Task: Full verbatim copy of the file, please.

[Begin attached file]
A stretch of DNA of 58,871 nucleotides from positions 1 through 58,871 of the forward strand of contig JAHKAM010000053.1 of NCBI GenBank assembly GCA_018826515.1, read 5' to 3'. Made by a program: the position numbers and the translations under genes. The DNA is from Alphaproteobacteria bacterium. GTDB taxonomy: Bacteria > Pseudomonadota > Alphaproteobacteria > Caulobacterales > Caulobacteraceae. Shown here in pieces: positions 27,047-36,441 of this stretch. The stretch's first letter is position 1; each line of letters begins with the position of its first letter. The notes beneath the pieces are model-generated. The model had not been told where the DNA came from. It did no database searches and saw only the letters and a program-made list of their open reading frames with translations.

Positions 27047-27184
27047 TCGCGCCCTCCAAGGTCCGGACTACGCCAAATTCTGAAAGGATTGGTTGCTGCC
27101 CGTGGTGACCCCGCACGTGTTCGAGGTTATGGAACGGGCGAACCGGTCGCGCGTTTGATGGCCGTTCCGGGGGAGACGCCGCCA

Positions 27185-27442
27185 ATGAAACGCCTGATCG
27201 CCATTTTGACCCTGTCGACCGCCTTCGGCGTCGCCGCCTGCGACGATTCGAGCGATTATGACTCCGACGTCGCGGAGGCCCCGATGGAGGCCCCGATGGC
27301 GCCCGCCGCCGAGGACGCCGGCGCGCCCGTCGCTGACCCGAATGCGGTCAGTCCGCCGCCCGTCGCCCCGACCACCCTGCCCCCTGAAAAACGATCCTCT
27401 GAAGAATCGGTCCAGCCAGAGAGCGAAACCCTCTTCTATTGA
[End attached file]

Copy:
A stretch of DNA of 58,871 nucleotides from positions 1 through 58,871 of the forward strand of contig JAHKAM010000053.1 of NCBI GenBank assembly GCA_018826515.1, read 5' to 3'. Made by a program: the position numbers and the translations under genes. The DNA is from Alphaproteobacteria bacterium. GTDB taxonomy: Bacteria > Pseudomonadota > Alphaproteobacteria > Caulobacterales > Caulobacteraceae. Shown here in pieces: positions 27,047-36,441 of this stretch. The stretch's first letter is position 1; each line of letters begins with the position of its first letter. The notes beneath the pieces are model-generated. The model had not been told where the DNA came from. It did no database searches and saw only the letters and a program-made list of their open reading frames with translations.

Positions 27047-27184
27047 TCGCGCCCTCCAAGGTCCGGACTACGCCAAATTCTGAAAGGATTGGTTGCTGCC
27101 CGTGGTGACCCCGCACGTGTTCGAGGTTATGGAACGGGCGAACCGGTCGCGCGTTTGATGGCCGTTCCGGGGGAGACGCCGCCA

Positions 27185-27442
27185 ATGAAACGCCTGATCG
27201 CCATTTTGACCCTGTCGACCGCCTTCGGCGTCGCCGCCTGCGACGATTCGAGCGATTATGACTCCGACGTCGCGGAGGCCCCGATGGAGGCCCCGATGGC
27301 GCCCGCCGCCGAGGACGCCGGCGCGCCCGTCGCTGACCCGAATGCGGTCAGTCCGCCGCCCGTCGCCCCGACCACCCTGCCCCCTGAAAAACGATCCTCT
27401 GAAGAATCGGTCCAGCCAGAGAGCGAAACCCTCTTCTATTGA